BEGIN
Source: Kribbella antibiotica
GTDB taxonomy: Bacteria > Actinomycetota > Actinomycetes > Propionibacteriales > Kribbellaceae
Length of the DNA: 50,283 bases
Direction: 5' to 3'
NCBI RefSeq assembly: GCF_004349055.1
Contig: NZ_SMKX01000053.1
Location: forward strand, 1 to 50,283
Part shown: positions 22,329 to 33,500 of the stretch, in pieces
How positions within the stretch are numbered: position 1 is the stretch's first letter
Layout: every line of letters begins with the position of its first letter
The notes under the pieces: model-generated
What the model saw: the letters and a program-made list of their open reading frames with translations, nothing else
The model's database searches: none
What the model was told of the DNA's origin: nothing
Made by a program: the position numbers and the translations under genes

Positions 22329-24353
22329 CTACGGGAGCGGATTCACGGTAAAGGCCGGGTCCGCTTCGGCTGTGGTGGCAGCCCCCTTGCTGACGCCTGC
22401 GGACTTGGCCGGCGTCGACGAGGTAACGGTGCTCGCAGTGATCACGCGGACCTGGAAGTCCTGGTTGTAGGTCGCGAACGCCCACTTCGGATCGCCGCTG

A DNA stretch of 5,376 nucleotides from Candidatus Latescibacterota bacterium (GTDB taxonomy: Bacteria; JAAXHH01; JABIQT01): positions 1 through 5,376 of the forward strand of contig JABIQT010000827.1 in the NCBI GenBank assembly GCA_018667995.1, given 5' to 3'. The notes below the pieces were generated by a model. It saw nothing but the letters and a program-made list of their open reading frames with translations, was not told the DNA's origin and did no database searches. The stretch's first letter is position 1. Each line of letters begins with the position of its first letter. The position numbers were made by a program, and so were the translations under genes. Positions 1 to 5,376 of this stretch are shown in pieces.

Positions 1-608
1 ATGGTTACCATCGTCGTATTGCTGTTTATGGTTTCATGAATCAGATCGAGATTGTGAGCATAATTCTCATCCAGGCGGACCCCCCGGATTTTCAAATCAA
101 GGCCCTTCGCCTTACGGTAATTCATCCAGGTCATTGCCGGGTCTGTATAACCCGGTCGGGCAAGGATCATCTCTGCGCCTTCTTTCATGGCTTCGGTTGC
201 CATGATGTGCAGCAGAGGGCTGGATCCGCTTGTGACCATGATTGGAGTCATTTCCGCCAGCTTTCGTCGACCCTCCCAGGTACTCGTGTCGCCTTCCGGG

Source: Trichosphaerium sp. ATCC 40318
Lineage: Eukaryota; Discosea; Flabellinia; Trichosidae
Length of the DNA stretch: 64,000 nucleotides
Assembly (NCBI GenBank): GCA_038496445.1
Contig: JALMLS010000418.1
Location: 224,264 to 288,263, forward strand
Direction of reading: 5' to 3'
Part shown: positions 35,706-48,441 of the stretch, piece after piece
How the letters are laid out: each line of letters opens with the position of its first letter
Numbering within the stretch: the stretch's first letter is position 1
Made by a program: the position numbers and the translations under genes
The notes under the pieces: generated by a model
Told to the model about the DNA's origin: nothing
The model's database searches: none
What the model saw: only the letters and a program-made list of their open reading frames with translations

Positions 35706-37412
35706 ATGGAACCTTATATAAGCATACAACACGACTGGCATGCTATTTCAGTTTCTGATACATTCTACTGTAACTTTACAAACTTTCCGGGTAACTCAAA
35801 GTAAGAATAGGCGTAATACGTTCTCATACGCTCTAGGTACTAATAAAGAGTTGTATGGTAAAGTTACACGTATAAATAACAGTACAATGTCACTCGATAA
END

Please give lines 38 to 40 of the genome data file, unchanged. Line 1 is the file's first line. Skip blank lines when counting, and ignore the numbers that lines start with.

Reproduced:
What the model saw: only the letters and a program-made list of their open reading frames with translations

Positions 35706-37412
35706 ATGGAACCTTATATAAGCATACAACACGACTGGCATGCTATTTCAGTTTCTGATACATTCTACTGTAACTTTACAAACTTTCCGGGTAACTCAAA